ICO reports on community healthcare providers’ data handling

Community Healthcare

Summary

  • 5 Tips Issued.
  • More than 250,000 people are employed to deliver community healthcare services in England.

Original Author: ICO
Original Link: https://ico.org.uk/about-the-ico/news-and-events/news-and-blogs/2015/01/ico-reports-on-community-healthcare-providers-data-handling/

Content

The Information Commissioner’s Office (ICO) has today published a report looking at how community healthcare providers approach data protection.

Community providers are an increasingly important part of the NHS, providing cradle to grave services worth over £11 billion a year. But they often involve staff working at remote locations or off-site entirely. This brings particular data protection challenges.

The report provides an analysis of data breaches in the sector that shows a trend of information being ‘disclosed in error’ – a problem that can be addressed by following the tips in the report.

The ICO good practice team’s programme of audit and information risk reviews from October 2013 to date included four audits and three information risk reviews of community health providers. That experience informed the top five tips included in the report:

  1. Know what you hold and where: be aware of what personal data you hold, and map where it goes.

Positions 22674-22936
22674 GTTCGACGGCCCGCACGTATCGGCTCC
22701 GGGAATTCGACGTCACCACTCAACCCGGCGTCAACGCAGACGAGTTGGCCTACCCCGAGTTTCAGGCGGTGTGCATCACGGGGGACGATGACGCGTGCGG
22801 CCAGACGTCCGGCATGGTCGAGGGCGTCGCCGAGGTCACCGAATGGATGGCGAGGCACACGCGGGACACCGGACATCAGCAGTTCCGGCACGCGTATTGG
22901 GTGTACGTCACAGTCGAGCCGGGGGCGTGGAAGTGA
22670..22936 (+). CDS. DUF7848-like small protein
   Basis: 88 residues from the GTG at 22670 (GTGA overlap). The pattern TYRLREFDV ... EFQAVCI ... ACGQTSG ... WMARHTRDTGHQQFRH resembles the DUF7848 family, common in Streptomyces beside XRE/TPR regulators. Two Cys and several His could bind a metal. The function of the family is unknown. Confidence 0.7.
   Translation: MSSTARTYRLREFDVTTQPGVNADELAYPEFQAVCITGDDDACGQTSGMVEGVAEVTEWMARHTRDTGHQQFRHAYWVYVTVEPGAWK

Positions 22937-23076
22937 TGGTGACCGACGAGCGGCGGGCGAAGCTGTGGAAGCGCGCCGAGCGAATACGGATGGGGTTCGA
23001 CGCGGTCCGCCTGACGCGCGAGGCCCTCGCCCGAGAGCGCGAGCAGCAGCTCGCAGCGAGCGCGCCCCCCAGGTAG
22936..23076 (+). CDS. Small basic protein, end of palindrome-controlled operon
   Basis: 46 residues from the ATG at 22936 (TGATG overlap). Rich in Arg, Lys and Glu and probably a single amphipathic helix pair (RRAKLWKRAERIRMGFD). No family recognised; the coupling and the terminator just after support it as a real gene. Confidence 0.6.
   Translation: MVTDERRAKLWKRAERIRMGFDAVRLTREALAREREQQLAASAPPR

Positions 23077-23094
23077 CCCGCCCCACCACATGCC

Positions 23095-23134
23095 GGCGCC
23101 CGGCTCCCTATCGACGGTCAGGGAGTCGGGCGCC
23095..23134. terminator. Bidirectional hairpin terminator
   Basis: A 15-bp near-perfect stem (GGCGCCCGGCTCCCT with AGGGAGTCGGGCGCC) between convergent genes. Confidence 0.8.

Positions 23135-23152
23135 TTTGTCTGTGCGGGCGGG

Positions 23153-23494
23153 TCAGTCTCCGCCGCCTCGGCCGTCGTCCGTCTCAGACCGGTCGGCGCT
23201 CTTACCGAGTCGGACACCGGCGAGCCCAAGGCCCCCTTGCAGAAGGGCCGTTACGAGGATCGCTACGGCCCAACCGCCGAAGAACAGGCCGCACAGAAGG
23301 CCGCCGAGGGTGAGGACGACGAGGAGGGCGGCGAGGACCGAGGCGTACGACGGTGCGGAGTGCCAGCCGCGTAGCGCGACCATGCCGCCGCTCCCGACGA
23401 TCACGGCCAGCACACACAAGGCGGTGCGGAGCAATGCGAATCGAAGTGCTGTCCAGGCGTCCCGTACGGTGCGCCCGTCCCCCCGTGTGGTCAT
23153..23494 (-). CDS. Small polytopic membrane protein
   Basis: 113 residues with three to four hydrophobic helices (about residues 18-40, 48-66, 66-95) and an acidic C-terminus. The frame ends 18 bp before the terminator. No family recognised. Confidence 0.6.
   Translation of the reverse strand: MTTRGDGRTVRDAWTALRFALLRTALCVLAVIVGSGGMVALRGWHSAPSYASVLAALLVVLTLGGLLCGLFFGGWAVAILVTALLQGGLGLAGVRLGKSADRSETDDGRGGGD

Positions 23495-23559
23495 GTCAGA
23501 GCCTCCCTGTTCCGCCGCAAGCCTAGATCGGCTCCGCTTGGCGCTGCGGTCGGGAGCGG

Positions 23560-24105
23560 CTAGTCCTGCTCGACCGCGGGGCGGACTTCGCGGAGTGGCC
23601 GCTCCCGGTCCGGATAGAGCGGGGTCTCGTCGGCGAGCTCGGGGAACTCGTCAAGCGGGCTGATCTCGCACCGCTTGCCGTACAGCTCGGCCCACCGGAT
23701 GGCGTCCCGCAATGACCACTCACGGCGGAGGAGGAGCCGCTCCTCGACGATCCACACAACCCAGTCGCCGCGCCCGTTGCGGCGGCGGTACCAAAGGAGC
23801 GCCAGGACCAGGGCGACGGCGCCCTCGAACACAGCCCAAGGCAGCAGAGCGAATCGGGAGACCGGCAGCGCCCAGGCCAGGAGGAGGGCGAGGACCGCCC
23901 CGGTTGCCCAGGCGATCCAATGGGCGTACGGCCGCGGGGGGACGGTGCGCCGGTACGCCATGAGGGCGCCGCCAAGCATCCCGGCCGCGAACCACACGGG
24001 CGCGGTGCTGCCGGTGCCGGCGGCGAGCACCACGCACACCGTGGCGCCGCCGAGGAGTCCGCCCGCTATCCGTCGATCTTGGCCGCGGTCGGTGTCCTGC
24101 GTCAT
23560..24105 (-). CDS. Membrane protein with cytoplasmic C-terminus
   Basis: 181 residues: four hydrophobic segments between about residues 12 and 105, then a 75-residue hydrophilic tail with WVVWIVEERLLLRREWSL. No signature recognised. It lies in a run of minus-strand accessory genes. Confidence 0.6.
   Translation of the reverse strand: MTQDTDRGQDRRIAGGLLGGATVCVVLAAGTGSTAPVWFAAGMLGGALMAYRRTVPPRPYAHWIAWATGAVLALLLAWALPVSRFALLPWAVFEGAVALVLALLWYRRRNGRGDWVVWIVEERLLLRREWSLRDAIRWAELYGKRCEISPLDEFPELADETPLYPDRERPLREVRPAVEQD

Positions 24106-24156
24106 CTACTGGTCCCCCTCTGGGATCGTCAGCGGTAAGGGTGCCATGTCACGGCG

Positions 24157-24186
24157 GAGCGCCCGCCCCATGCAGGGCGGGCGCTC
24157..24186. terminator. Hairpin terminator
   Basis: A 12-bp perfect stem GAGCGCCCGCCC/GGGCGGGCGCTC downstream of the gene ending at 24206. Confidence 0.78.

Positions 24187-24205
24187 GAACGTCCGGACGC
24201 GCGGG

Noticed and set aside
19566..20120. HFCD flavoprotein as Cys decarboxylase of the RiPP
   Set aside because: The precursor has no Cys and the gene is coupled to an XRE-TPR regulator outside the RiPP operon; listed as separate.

2. Ensure staff awareness of basic security: this is key to reducing the number of serious data breaches.
  3. Don’t forget training: the off-site nature of work of a large number of community healthcare roles means there can be a low uptake of training.
  4. Develop guidelines for taking patient information off site: this is clearly an area of information risk, and it is key that staff are thinking about how information is looked after when it leaves the office.
  5. Ensure central oversight of the records management process: the wide geographic area covered by many providers means records management can be fragmented and inconsistent.

Extract from Report:

We [ICO] analysed reports made by community healthcare providers between June 2013 and June 2014. We excluded mental health trusts, as these are not always solely community healthcare providers, and can face different information governance challenges.

The most striking – and reassuring – finding was that only 8 per cent (34) of all of the reports the ICO saw related to community health providers. We also found:

  • 24 of these related to paper based information
  • Only 5 of these related to deliberate or reckless disclosure or
    unauthorised access. Most related to information lost, disclosed or mislaid in error.
  • 10 related to digital information, of which 9 were categorised as
    disclosed in error
  • In cases where electronic information was involved, more
    information was generally disclosed per breach reported.